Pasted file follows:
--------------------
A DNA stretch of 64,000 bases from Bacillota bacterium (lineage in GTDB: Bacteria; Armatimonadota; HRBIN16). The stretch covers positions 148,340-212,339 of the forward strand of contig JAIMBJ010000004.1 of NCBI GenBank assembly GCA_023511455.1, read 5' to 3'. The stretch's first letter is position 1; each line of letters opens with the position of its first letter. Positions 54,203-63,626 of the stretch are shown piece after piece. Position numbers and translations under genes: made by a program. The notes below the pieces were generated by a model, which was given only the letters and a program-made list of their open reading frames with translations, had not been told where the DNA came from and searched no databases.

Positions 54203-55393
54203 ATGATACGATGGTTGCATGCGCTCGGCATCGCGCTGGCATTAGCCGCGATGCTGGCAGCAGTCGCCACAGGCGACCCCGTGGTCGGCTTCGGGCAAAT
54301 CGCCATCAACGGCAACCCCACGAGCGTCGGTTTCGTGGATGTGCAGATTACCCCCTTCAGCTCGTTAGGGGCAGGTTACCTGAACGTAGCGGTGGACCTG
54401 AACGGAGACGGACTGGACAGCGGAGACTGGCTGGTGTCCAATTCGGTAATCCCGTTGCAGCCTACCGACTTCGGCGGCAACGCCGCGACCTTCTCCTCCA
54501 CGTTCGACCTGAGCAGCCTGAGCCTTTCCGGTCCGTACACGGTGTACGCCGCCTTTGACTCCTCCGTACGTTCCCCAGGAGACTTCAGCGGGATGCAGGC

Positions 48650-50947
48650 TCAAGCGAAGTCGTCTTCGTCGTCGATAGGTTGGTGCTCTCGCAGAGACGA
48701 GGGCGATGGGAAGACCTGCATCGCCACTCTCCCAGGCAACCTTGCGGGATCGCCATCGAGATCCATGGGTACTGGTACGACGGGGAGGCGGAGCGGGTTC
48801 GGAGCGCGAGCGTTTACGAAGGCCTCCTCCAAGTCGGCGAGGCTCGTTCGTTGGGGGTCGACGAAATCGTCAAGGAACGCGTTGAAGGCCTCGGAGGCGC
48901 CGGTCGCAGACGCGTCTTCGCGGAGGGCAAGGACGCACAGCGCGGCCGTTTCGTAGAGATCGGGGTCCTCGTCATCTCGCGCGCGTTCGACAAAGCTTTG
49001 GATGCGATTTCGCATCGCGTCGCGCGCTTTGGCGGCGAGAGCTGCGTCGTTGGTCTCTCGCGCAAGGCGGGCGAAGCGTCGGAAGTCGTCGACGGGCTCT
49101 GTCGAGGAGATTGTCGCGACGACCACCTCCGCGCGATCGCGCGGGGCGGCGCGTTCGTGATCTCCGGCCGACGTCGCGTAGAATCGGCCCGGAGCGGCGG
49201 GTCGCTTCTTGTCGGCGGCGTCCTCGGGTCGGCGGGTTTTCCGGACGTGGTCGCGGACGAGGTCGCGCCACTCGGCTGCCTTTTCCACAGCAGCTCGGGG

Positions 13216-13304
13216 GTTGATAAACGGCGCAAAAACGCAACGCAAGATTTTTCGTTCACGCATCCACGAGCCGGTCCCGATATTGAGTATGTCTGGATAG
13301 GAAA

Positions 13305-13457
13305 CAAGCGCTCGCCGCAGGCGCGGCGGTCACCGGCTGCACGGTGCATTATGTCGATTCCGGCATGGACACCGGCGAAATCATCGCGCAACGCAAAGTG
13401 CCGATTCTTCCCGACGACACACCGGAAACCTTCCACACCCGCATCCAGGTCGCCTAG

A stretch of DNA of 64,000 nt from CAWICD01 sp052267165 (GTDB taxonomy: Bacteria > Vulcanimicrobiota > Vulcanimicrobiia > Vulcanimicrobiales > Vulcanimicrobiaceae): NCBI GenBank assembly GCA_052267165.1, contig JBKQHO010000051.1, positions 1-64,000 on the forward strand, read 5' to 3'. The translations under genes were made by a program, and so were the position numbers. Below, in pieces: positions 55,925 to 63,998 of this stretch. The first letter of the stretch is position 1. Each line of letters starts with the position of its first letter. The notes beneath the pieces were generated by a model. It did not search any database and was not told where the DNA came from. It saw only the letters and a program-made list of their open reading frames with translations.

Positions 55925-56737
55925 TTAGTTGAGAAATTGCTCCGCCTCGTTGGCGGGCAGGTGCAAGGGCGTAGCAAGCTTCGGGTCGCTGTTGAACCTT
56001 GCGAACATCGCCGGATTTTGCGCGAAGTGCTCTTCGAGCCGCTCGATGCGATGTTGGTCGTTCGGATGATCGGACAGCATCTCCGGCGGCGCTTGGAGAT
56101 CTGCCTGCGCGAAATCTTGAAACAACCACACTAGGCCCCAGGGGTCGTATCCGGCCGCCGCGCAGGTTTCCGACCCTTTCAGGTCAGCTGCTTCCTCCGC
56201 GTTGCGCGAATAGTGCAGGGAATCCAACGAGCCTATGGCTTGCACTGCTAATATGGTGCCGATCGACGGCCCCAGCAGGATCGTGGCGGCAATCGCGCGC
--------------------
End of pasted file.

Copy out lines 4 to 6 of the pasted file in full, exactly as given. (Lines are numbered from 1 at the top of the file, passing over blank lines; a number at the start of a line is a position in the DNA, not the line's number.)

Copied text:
54301 CGCCATCAACGGCAACCCCACGAGCGTCGGTTTCGTGGATGTGCAGATTACCCCCTTCAGCTCGTTAGGGGCAGGTTACCTGAACGTAGCGGTGGACCTG
54401 AACGGAGACGGACTGGACAGCGGAGACTGGCTGGTGTCCAATTCGGTAATCCCGTTGCAGCCTACCGACTTCGGCGGCAACGCCGCGACCTTCTCCTCCA
54501 CGTTCGACCTGAGCAGCCTGAGCCTTTCCGGTCCGTACACGGTGTACGCCGCCTTTGACTCCTCCGTACGTTCCCCAGGAGACTTCAGCGGGATGCAGGC